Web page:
Have any of your clients taken out a Covid-based loan? If so, then what are your responsibilities as the advising accountant?
At PBC we have noticed a marked increase in businesses looking to close down (by way of strike off or through liquidation) where there is an outstanding bounce back loan (“BBL”) or a CBIL, or in some cases, both.
Due to the uncertainty of what must be done to demonstrate they have exhausted all avenues of recovery (before being able to claim under the Government guarantee) lenders are objecting to strike off. Lenders are also writing to directors, pressurising them to repay the Covid loans. There is also a notable heightened attention to companies in liquidation with unpaid Covid loans (for director disqualification and restoration purposes) where Covid loan monies have been used for personal benefit. As you will be aware, in order to receive a BBL in the first instance, the applicant had to confirm it would not be used for personal purposes but working capital for the business.
So, where does this leave the advising accountant?
While accountants are not required to identify what a BBL was used for, it is likely they will receive this information when preparing their clients’ accounts. If accountants consider their clients may have used BBL funds for personal purposes (e.g. to redeem a personal loan or to purchase a family car etc) they may, depending on the circumstances, have an obligation to submit a Suspicious Activity Report (“SAR”).
ICAEW members (whether in private practice or in business) must adhere to the Code of Ethics which includes the fundamental principle of integrity. Paragraph R111.2 provides an accountant shall not knowingly be associated with reports, returns, communications or other information where they believe that the information:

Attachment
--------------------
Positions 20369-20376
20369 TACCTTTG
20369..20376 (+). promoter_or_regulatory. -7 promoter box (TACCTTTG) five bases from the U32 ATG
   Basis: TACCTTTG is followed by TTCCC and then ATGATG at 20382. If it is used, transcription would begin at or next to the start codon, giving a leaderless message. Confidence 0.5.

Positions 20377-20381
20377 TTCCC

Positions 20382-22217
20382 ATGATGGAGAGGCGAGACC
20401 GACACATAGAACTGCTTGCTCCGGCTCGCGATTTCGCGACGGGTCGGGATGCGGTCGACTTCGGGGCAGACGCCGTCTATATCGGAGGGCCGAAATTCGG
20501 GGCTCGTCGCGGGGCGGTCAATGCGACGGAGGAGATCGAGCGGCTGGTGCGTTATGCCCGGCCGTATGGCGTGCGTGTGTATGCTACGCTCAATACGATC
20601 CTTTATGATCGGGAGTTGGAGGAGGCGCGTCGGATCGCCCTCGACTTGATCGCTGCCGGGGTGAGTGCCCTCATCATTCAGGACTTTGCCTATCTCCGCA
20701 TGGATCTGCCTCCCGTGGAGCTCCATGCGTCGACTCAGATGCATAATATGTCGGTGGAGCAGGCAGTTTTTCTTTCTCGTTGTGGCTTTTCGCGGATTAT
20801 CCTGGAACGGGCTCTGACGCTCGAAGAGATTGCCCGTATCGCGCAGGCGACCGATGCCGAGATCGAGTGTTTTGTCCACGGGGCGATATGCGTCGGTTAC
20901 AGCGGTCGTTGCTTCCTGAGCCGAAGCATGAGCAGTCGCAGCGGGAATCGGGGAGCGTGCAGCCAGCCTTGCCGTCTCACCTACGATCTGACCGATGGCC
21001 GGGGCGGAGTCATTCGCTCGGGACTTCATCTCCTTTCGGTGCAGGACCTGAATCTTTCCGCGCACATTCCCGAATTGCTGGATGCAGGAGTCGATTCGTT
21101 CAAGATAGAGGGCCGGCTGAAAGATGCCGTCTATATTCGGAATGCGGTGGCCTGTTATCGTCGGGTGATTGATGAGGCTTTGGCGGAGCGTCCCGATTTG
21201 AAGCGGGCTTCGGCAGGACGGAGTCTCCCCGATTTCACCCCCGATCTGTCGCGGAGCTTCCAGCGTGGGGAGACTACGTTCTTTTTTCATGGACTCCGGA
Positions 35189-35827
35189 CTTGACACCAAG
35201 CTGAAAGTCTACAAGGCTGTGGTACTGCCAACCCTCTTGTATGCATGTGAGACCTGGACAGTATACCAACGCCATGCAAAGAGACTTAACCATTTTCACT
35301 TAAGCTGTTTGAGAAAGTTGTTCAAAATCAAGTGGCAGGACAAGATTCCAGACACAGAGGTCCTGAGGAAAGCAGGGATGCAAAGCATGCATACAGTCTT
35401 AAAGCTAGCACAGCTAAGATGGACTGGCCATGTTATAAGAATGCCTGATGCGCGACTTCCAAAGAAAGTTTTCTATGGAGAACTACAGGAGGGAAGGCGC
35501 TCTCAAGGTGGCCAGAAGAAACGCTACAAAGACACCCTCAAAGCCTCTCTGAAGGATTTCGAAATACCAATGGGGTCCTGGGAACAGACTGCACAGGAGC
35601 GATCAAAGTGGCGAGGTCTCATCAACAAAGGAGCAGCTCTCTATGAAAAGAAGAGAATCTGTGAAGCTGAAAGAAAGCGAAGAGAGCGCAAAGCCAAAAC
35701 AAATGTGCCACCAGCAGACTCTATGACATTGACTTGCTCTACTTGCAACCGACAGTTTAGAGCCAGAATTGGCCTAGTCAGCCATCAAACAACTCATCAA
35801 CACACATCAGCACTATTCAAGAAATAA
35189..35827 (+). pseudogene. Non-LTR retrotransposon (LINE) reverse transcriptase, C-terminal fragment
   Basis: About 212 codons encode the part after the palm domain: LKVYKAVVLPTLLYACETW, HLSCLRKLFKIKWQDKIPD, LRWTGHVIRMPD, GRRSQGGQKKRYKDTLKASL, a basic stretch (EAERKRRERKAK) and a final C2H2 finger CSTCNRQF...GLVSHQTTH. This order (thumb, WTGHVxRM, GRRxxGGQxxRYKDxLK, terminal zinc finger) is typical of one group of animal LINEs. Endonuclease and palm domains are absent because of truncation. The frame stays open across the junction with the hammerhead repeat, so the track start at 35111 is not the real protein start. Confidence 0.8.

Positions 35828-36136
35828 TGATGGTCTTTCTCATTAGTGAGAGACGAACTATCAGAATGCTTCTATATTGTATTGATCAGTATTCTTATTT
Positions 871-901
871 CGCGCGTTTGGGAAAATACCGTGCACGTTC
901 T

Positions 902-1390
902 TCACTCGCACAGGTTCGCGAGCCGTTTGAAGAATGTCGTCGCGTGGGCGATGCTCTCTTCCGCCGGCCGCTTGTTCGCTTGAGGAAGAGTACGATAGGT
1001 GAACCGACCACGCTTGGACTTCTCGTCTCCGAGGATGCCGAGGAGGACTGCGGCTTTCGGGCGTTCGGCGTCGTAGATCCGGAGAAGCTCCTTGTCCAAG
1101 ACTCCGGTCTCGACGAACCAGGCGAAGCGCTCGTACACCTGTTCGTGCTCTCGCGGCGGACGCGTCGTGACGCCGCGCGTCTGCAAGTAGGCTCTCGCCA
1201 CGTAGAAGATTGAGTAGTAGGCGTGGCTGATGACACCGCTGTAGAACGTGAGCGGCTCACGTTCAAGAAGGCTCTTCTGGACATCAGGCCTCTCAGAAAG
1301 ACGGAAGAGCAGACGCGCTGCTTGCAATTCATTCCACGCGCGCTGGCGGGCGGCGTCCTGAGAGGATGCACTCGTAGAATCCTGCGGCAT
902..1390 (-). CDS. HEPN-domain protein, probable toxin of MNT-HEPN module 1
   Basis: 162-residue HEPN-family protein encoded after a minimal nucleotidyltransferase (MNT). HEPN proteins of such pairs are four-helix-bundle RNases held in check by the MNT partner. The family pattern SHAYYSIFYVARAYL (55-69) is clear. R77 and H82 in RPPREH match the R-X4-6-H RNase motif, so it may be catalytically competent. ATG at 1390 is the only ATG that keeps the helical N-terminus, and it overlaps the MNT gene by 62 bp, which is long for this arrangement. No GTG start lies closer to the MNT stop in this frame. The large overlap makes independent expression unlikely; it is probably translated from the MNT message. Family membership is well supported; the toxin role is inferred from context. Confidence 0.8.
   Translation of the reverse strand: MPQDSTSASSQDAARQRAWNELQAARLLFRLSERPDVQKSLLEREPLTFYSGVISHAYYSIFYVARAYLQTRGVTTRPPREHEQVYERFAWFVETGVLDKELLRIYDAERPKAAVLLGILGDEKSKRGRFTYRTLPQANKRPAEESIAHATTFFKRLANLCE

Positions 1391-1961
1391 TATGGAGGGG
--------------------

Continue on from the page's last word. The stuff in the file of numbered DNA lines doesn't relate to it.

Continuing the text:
- contains a materially false or misleading statement; or
- contains statements or information provided recklessly; or
- omits or obscures required information where such omission or obscurity would be misleading.
In addition to the ethical code, accountants must consider their anti-money laundering obligations. In general, accountants are required to submit a SAR to the National Crime Agency, where information comes to them in the course of their business, which leads them to suspect that another person is engaged in money laundering.
As will be the same for insolvency office holders, accountants should question the application of Covid loan monies and consider whether those monies now form an adverse directors’ loan account. These enquiries may sail close to tipping off under the money laundering regulations so extra caution is advised in such circumstances. In our opinion, serious consideration of submitting a SAR must be given if the information to secure the BBL or CBIL in the first instance was false or misleading.
As a guide, when looking at circumstances specifically surrounding BBLs we suggest advising accountants consider:
- Had the company filed dormant accounts for 2019 and/or 2020?
- Was turnover overstated (in the on-line application) by more than 25%?
- Was a loan obtained for more than 25% of turnover?
- Were the directors aware of insolvency at the time of application?
- Was the application after a petition or winding up resolution?
- Was the business trading outside of the UK?
- Had the business ceased trading pre-1 March 2020?
Directors are increasingly seeking to defend insolvency officeholder actions by pointing the accusing finger at their accountant and if that accountant has failed to meet their prescribed duties it could place them in an uncomfortable position. It, therefore, goes without saying you should be satisfied with the level of conduct demonstrated by your client when it comes to BBL or CBIL as, with some 1.5 million loans made, this could become a very hot topic.
Should you have an insolvency-related issue then please contact me at PBC Business Recovery & Insolvency on (01604) 212150 (Northampton office) or (01234) 834886 (Bedford office). Alternatively, you may send an email to email@example.com or access our website at www.pbcbusinessrecovery.co.uk